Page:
CORRECTION: A previous version of this story misidentified what state Rep. Rosa DeLauro represents. She is from Connecticut.
Chairman Darrell Issa’s House Oversight and Government Reform Committee almost always delivers a good show. So when the California Republican dove into the tidal wave of contraception controversy on Thursday, it was bound to be a circus.
But it might not have been the kind of circus he intended: Planned Parenthood coined the hashtag #Issacircus on Twitter, prompting hundreds of tweets about the committee’s hearing on a controversial rule from the Obama administration requiring religious organizations to offer health insurance plans that cover birth control free of cost to women.
Issa presided over a raucous three-hour session that included fights about just who would testify, repeated tributes to the Founders, a quote from Stalin, and a discussion of ovarian cancer.
Members tussled to twist the contraception controversy into something worth political points: for Republicans, a fight over religious freedom; for Democrats, a fight over women’s health.
President Obama announced what he called an accommodation last Friday that health insurance plans, and not religious employers, would pay for contraception. But the Catholic bishops were not satisfied and wrote a letter to each senator urging a vote on an amendment from Sen. Roy Blunt, R-Mo., that would give them an out. Senate Majority Leader Harry Reid said he would allow a vote on the amendment.
Early on in the hearing, Democrats seized on political gold--a panel of five clergymen and no women. Democrats tried to get Georgetown Law student Sandra Fluke on the panel, but Issa rejected their request and 20 minutes of bickering ensued.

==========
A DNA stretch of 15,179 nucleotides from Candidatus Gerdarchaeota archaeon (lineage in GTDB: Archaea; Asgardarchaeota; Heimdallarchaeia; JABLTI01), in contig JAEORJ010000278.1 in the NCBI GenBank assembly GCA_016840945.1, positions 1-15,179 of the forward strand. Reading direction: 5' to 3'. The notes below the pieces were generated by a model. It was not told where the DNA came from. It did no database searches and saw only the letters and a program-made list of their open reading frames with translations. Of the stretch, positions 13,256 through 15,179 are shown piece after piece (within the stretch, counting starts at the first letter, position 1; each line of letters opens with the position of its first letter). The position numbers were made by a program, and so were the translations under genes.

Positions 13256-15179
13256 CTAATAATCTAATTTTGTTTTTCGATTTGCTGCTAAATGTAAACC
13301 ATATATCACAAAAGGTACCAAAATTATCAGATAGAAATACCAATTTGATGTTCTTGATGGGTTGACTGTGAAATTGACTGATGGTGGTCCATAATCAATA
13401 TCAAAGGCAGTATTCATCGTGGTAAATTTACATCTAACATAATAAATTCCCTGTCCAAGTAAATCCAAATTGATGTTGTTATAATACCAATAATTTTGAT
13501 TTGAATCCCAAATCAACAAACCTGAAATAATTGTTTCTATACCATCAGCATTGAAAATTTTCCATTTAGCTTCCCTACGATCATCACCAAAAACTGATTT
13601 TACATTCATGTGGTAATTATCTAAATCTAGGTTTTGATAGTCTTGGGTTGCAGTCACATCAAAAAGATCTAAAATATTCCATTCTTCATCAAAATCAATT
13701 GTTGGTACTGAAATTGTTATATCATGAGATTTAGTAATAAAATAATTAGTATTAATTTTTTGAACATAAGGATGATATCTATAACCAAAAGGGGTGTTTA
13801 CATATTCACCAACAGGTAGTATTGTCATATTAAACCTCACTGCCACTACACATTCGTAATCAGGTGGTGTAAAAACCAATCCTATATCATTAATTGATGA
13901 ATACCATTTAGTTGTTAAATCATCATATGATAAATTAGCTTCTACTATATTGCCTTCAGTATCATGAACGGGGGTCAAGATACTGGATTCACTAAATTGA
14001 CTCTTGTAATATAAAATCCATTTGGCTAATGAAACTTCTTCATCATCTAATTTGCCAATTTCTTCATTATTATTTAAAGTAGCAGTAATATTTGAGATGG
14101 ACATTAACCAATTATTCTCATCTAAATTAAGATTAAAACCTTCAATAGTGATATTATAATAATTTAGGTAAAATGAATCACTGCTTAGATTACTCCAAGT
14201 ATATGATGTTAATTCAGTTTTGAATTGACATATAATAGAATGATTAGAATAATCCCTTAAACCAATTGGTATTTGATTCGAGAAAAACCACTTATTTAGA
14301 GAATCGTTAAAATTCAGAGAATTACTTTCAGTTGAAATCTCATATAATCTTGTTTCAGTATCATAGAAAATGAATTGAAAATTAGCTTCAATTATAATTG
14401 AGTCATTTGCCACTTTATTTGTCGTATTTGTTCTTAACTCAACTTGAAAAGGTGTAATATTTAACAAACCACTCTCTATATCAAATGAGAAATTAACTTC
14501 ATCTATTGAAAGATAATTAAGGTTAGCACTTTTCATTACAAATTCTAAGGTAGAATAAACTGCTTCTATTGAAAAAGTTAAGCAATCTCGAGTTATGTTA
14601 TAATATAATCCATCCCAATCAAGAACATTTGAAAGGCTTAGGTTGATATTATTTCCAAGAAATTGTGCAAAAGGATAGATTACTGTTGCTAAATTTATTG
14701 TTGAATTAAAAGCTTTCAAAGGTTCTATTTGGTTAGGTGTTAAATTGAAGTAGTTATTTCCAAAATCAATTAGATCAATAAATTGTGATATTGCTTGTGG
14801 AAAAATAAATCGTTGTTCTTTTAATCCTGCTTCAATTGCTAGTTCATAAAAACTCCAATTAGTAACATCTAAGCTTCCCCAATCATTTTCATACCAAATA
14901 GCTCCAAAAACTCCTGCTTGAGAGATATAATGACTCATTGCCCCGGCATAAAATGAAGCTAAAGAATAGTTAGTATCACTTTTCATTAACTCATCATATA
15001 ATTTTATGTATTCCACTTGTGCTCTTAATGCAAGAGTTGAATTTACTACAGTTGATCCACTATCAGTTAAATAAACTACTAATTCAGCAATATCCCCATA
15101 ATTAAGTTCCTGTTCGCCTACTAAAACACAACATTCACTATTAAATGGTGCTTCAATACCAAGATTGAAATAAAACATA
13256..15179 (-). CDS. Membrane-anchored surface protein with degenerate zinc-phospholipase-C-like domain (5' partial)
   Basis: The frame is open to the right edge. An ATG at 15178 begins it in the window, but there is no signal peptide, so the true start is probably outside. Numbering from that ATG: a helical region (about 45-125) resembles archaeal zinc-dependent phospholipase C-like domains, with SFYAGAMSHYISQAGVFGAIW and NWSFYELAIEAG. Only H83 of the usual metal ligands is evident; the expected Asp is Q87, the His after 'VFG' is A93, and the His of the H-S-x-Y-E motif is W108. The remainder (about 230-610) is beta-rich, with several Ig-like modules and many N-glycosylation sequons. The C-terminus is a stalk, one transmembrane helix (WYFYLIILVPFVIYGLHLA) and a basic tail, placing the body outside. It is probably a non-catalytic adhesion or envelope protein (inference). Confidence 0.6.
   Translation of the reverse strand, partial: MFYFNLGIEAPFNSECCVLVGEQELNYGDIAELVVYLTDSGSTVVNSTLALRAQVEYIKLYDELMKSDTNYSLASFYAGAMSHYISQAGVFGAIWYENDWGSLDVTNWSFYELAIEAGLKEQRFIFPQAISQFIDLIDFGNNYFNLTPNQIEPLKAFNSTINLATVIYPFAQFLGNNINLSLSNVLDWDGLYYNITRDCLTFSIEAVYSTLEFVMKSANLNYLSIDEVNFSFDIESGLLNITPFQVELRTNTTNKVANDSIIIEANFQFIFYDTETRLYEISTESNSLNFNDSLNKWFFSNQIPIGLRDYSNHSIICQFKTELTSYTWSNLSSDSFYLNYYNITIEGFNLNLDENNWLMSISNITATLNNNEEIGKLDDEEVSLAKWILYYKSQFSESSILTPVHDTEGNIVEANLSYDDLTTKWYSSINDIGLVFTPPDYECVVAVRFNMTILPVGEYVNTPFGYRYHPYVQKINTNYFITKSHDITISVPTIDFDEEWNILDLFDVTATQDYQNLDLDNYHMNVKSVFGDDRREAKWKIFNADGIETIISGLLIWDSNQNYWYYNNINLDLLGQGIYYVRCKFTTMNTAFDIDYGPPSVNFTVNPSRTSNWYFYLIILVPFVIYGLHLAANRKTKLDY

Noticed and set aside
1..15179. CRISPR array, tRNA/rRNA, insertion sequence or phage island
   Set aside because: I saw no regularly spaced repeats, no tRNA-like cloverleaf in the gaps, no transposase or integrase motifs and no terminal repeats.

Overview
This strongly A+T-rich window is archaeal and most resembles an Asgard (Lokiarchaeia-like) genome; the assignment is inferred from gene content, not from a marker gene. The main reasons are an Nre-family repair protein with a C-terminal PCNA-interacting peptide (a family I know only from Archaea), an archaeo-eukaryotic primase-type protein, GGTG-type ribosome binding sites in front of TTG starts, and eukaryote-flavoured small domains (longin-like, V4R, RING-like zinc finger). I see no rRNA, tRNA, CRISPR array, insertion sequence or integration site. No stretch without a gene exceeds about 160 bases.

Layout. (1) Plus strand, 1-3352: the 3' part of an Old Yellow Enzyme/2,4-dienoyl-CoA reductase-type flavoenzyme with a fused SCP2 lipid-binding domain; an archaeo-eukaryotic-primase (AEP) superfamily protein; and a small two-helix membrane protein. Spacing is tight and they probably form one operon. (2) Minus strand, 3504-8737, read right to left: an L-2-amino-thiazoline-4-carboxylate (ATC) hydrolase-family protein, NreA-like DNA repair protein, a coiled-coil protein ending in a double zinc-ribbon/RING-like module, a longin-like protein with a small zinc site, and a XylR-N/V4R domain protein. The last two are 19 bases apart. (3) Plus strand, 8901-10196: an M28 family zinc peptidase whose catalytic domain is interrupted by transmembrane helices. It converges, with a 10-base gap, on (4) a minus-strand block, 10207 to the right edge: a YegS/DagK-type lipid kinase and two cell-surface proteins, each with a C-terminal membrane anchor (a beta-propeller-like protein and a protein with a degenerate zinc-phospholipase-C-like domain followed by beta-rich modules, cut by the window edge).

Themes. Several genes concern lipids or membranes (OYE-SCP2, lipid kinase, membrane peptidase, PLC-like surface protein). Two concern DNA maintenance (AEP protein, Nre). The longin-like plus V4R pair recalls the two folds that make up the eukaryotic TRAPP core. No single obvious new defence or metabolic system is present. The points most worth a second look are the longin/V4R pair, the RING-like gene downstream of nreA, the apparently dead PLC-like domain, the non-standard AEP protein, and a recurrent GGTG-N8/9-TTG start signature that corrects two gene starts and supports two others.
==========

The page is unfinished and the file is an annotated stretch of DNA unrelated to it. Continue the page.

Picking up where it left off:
“If you’d asked for two fully qualified individuals, or three or four, and particularly if you did it on Monday,” you could of had your witnesses, Issa said to Democrats. “This was not asked for in a timely fashion…. It makes it very difficult.”
“Why in the world is she not qualified? She’s affected by these policies,” asked Rep. Carolyn Maloney, D-N.Y., one of the four women on the Oversight and Government Reform Committee.
“This hearing is about religious freedom,” Issa responded quickly.
House Minority Leader Nancy Pelosi, D-Calif., got wind of it and commented on the all-male panel during her weekly news conference. Planned Parenthood posted a picture of the panel to its Facebook page, getting thousands of views.
But as Democrats tried to stick to women’s health, Republicans limited the discussion to religious freedom, the Constitution, and the separation of church and state. It was as if members of the two parties were attending different hearings.
Rep. Tim Walberg, R-Mich., a former pastor, told the religious leaders to “speak with clarity” to their congregations, lest America lose its guiding principles of religious freedoms.
“I don’t normally quote Stalin,” Walberg said, “but today he said something appropriate.” Walberg then read a quote from the former communist leader about causing America’s collapse by undermining its “spiritual life.”
“I would encourage the church to fight back strongly against what Stalin understood,” Walberg said solemnly.
“I presume the gentleman brought Stalin up only to bring him down,” Issa quickly interjected.
“Absolutely!” Walberg responded.
The drama didn’t stop there. Republican Study Committee Chairman Jim Jordan, R-Ohio, played a tape of Obama promising Americans they could keep their health insurance if they liked it, and then asked each witness if the president had “kept his word.” Rep. Rosa DeLauro, D-Conn., who is not even on the committee, gave an impassioned speech on surviving ovarian cancer and how taking birth control reduces the risks of cancer.
“I am alive because of the grace of God and because of biomedical research,” she said. “And I have to ask each of you: Are you morally opposed to allowing women who work in your facilities, many of whom are nonreligious … are you opposed to allowing them to take a pill in cases where their lives depended on it?”
Most of the panelists agreed: In times of medical necessity, it was OK to take birth control.
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